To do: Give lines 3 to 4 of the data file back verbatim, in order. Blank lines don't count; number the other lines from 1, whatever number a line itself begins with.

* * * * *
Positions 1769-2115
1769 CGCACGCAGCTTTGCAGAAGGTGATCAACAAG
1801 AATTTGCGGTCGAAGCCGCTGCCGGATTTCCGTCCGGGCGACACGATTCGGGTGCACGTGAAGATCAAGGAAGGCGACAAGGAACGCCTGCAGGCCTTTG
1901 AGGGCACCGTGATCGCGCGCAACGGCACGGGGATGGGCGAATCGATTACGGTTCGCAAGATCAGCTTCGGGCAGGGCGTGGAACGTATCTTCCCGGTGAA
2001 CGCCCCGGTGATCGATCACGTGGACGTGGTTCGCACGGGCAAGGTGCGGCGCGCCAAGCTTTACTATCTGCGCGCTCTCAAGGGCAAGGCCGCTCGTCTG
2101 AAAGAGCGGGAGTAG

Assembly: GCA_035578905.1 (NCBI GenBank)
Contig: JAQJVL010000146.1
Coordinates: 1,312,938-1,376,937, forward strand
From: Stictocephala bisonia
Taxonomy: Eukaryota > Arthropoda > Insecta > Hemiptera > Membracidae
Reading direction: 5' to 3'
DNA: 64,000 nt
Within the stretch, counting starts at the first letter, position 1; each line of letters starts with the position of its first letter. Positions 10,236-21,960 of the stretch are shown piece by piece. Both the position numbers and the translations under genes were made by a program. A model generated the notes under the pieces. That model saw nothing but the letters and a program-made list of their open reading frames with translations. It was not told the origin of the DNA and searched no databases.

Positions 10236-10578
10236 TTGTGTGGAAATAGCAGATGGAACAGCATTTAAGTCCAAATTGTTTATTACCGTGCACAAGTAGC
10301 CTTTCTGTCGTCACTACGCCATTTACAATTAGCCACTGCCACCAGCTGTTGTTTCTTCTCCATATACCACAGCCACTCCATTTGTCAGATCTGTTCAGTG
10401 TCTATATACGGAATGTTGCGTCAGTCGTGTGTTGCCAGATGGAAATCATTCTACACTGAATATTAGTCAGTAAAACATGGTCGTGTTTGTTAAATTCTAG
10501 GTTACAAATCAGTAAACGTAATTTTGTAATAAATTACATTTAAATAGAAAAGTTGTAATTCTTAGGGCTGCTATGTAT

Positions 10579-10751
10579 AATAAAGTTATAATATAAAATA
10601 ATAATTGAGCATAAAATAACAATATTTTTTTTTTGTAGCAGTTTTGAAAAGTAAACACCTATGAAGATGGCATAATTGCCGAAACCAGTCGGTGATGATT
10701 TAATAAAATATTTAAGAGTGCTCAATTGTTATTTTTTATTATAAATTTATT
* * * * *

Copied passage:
1801 AATTTGCGGTCGAAGCCGCTGCCGGATTTCCGTCCGGGCGACACGATTCGGGTGCACGTGAAGATCAAGGAAGGCGACAAGGAACGCCTGCAGGCCTTTG
1901 AGGGCACCGTGATCGCGCGCAACGGCACGGGGATGGGCGAATCGATTACGGTTCGCAAGATCAGCTTCGGGCAGGGCGTGGAACGTATCTTCCCGGTGAA